Connect with us

Seeing Butterflies

The Other Black Girl Reads Better Onscreen

Black Women in Education

The Other Black Girl Reads Better Onscreen

By Ile-Ife Okantah,  a freelance writer focusing on Black media and popular culture

The TV adaptation of The Other Black Girl debuted on Hulu with a built-in audience of curious readers waiting to see how it would compare to Zakiya Dalila Harris’s best-selling debut novel. The book’s commercial success primed the series for attention, but also for scrutiny, particularly from Black readers who wondered if we read the same book everyone was talking about: Was Harris writing for us or for a white audience? Dig past the glowing reviews — many from non-Black critics — and you’ll find a slew of Black readers who had trouble making sense of this story.

On the surface, the concept is intriguing: Nella, the book’s protagonist, is the only Black employee at the fictional publishing company Wagner Books until Hazel, the eponymous “Other Black Girl,” shows up at the office and leads Nella down a disturbing path that changes her career forever. The novel is marketed as a satirical thriller in the vein of Get Out, with Harris poking fun at socially unaware white professionals within a suspenseful workplace mystery. But amid nuggets of superb writing, Harris leaves a ton of unanswered questions and strange plot twists, the most polarizing of which is the book’s ending.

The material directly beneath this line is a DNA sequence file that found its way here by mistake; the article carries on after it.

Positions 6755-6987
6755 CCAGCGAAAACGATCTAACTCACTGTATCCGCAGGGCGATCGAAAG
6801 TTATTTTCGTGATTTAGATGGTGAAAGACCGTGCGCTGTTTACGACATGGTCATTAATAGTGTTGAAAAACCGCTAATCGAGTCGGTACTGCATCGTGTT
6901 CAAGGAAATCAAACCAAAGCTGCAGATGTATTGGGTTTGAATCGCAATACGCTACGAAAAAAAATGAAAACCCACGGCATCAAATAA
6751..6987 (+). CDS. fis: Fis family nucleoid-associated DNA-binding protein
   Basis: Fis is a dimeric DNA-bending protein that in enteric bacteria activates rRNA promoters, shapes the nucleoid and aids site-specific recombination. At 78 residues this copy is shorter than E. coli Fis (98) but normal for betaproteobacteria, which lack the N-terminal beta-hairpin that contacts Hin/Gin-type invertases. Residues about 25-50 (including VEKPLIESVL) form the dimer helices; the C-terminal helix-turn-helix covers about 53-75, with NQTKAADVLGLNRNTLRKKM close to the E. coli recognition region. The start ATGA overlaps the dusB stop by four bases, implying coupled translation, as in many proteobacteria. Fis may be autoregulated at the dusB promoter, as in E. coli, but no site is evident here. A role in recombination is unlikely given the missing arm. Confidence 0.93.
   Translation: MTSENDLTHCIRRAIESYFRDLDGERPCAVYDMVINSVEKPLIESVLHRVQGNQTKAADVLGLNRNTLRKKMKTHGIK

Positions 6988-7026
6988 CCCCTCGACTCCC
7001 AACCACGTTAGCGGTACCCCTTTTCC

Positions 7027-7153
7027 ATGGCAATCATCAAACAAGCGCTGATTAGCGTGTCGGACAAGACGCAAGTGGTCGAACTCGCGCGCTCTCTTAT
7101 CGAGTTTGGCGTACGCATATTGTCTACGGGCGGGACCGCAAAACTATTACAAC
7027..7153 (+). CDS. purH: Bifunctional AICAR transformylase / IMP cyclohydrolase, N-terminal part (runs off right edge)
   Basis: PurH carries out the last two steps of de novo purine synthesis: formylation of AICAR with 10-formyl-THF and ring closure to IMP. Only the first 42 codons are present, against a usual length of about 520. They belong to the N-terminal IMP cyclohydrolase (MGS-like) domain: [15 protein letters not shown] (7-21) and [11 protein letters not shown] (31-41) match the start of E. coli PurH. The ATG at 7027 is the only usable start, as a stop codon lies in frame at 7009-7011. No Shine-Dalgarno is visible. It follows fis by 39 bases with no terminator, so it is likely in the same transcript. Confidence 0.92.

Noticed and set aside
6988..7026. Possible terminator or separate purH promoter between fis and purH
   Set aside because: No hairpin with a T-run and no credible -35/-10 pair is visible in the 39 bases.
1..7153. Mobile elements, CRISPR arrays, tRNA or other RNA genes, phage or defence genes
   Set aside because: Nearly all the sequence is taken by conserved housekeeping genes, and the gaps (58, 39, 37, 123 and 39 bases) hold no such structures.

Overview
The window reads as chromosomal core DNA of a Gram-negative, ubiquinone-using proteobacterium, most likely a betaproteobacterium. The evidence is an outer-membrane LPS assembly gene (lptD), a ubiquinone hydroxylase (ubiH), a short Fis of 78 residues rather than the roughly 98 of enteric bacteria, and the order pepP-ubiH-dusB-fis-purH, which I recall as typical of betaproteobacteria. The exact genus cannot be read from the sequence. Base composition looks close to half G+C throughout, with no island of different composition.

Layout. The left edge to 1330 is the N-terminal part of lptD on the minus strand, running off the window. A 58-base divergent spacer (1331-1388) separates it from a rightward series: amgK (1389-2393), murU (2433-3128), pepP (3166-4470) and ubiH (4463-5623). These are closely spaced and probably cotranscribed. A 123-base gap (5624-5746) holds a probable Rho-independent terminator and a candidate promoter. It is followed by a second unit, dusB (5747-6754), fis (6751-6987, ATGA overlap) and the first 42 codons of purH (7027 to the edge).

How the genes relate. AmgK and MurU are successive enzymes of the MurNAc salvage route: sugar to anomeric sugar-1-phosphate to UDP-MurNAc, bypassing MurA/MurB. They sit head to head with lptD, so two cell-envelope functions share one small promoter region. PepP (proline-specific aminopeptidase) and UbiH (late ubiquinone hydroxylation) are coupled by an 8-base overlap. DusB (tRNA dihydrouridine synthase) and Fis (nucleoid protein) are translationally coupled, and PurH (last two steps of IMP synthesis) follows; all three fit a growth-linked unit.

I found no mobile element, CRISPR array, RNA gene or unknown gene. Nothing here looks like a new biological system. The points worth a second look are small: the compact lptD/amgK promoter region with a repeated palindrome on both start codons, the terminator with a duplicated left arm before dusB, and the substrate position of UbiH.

That ending looks different in Hulu’s version of The Other Black Girl, which…

Read More: The Other Black Girl Reads Better Onscreen

Continue Reading
You may also like...

I am a future butterfly at the stage of growth when I am turning into an adult. I am enclosed in a hard case shell formed by love, family, and friends. It is the hardest stage of becoming a black butterfly. You will encounter many hardships only to come out stronger and better than what you went in. At this stage, you are finding out who you truly are and how to love yourself.

More in Black Women in Education

To Top